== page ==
Third Question: Are we as individuals within our society really able to reach or understand objective truth about reality, or will people forever be led by their own preconceptions, perspectives, values and attitudes of and towards reality?

Answer to this for me is a lot more stable than it was a year ago: from a critical realist perspective the answer is, whilst objective truth about phenomena might be out there independent of our thinking, experiencing and perceiving such phenomena, our understanding and knowledge of this phenomena is subjective and always prone to fallibility and defeasibility. This is exactly because our personal frameworks of observation and understanding reality are based on our own experiences of and interactions with reality.

Fourth Question: What should be the extent or role of a researcher’s subjective framework of beliefs of reality play on their role of being a researcher and the development of their research design?

I have the current belief that this is really down to the individual researcher to decide. For me personally, my philosophical and methodological approaches have changed as my own understanding of the phenomena and the context and situation within which the phenomena are to be explored has increased and developed. Has the research design altered based on my own framework of beliefs of reality? You could say yes, but then can also abstract a step higher and say that the research design has changed because of being open minded, cautious about being absolutely certain about research designs, and the willingness to change beliefs about reality: to let my understanding of the phenomena and its explorative context influence my beliefs about reality and therefore about the way in which reality and the phenomena, is to be explored and should be explored.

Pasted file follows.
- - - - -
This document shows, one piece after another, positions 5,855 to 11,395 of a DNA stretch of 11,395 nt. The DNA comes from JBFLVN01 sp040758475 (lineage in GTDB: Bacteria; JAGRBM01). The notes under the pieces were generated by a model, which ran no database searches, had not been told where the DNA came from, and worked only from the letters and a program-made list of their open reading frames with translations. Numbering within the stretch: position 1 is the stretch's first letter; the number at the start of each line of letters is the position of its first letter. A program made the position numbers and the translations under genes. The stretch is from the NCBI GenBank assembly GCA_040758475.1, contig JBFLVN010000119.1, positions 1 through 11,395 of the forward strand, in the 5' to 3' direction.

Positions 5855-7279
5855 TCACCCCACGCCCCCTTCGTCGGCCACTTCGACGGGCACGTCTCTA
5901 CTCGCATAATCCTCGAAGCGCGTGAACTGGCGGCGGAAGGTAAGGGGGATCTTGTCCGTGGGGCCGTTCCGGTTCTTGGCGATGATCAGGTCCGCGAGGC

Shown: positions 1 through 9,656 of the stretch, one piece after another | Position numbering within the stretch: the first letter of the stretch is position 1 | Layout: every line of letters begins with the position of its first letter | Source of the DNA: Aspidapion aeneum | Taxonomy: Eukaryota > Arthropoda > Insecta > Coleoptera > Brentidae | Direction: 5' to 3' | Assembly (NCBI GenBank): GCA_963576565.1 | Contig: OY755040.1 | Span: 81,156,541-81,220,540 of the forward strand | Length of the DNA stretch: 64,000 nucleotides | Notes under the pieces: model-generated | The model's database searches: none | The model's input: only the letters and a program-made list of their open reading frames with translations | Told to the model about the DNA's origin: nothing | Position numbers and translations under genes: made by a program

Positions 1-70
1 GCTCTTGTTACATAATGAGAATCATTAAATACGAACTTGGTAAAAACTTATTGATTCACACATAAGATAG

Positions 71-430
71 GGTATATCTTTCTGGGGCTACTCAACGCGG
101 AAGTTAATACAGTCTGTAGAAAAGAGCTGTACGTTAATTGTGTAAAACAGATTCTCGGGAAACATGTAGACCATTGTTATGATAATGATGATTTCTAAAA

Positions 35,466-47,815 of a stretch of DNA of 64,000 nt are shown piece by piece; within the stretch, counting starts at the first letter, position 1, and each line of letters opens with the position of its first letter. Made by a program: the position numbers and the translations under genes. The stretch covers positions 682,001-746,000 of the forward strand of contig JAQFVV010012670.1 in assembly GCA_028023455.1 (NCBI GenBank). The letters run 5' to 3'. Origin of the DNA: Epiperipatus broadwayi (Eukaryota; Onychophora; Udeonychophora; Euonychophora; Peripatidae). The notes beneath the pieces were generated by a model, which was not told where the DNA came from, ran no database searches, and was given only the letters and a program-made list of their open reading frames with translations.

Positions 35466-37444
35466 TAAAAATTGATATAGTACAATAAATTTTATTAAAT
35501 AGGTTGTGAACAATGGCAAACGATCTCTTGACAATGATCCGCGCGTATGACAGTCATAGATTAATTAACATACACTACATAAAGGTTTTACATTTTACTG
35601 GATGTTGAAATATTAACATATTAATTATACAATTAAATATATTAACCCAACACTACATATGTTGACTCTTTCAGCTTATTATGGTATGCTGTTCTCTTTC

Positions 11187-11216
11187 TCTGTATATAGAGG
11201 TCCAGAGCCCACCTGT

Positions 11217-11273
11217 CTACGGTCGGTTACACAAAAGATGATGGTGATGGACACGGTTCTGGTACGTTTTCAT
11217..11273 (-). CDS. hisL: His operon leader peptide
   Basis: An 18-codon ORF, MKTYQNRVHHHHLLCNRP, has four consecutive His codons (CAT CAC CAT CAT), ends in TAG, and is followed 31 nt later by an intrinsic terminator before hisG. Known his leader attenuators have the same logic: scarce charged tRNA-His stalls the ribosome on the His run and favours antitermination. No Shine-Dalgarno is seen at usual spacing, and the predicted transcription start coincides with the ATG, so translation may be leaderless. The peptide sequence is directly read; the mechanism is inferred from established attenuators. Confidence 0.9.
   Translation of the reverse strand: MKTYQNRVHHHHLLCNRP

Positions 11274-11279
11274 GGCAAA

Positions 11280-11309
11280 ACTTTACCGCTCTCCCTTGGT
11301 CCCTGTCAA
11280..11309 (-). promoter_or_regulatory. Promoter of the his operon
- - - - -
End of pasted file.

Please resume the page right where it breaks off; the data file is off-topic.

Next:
Thinking about the role of the researcher, the relationship that the researcher has between him/herself and the participants and between him/herself and the data is a current topic of thinking and consideration for my research. This is because if we do not think about ourselves as researchers, our positioning within reality, the way in which we view data, and the way in which we view research designs we are in danger of becoming stagnant and willing to accept any design that we come across just because it basically works. But, this pragmatic approach to “what works” does not necessarily mean that it is the right or best suitable answer.

‘till next time: keep designing!

October 02, 2016

Introducing Quality Characteristics For Research Design